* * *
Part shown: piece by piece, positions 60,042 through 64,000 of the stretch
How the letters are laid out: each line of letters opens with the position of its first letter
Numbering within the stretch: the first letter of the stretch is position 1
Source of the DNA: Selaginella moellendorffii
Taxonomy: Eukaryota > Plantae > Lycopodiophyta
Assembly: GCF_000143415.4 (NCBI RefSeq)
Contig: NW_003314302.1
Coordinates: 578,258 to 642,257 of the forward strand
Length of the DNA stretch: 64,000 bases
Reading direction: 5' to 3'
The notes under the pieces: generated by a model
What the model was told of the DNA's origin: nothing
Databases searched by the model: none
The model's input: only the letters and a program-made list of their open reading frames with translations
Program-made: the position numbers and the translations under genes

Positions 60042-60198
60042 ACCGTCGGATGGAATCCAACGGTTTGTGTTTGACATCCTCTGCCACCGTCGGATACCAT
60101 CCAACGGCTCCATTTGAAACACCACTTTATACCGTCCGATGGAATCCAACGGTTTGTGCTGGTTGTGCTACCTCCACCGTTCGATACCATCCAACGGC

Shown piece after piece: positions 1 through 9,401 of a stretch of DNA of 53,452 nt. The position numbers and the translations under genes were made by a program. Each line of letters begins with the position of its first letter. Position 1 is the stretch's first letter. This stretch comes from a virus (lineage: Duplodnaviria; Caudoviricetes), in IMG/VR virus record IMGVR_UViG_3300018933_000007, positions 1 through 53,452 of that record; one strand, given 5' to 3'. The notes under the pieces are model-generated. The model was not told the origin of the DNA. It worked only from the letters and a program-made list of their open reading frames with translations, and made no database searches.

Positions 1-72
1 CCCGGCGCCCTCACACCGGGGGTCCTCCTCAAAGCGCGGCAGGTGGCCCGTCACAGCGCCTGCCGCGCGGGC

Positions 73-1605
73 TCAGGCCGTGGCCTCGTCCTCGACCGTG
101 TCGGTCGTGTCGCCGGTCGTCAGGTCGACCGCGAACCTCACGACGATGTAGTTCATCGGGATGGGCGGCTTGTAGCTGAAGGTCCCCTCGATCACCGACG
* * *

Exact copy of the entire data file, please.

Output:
Part shown: piece by piece, positions 60,042 through 64,000 of the stretch
How the letters are laid out: each line of letters opens with the position of its first letter
Numbering within the stretch: the first letter of the stretch is position 1
Source of the DNA: Selaginella moellendorffii
Taxonomy: Eukaryota > Plantae > Lycopodiophyta
Assembly: GCF_000143415.4 (NCBI RefSeq)
Contig: NW_003314302.1
Coordinates: 578,258 to 642,257 of the forward strand
Length of the DNA stretch: 64,000 bases
Reading direction: 5' to 3'
The notes under the pieces: generated by a model
What the model was told of the DNA's origin: nothing
Databases searched by the model: none
The model's input: only the letters and a program-made list of their open reading frames with translations
Program-made: the position numbers and the translations under genes

Positions 60042-60198
60042 ACCGTCGGATGGAATCCAACGGTTTGTGTTTGACATCCTCTGCCACCGTCGGATACCAT
60101 CCAACGGCTCCATTTGAAACACCACTTTATACCGTCCGATGGAATCCAACGGTTTGTGCTGGTTGTGCTACCTCCACCGTTCGATACCATCCAACGGC

Shown piece after piece: positions 1 through 9,401 of a stretch of DNA of 53,452 nt. The position numbers and the translations under genes were made by a program. Each line of letters begins with the position of its first letter. Position 1 is the stretch's first letter. This stretch comes from a virus (lineage: Duplodnaviria; Caudoviricetes), in IMG/VR virus record IMGVR_UViG_3300018933_000007, positions 1 through 53,452 of that record; one strand, given 5' to 3'. The notes under the pieces are model-generated. The model was not told the origin of the DNA. It worked only from the letters and a program-made list of their open reading frames with translations, and made no database searches.

Positions 1-72
1 CCCGGCGCCCTCACACCGGGGGTCCTCCTCAAAGCGCGGCAGGTGGCCCGTCACAGCGCCTGCCGCGCGGGC

Positions 73-1605
73 TCAGGCCGTGGCCTCGTCCTCGACCGTG
101 TCGGTCGTGTCGCCGGTCGTCAGGTCGACCGCGAACCTCACGACGATGTAGTTCATCGGGATGGGCGGCTTGTAGCTGAAGGTCCCCTCGATCACCGACG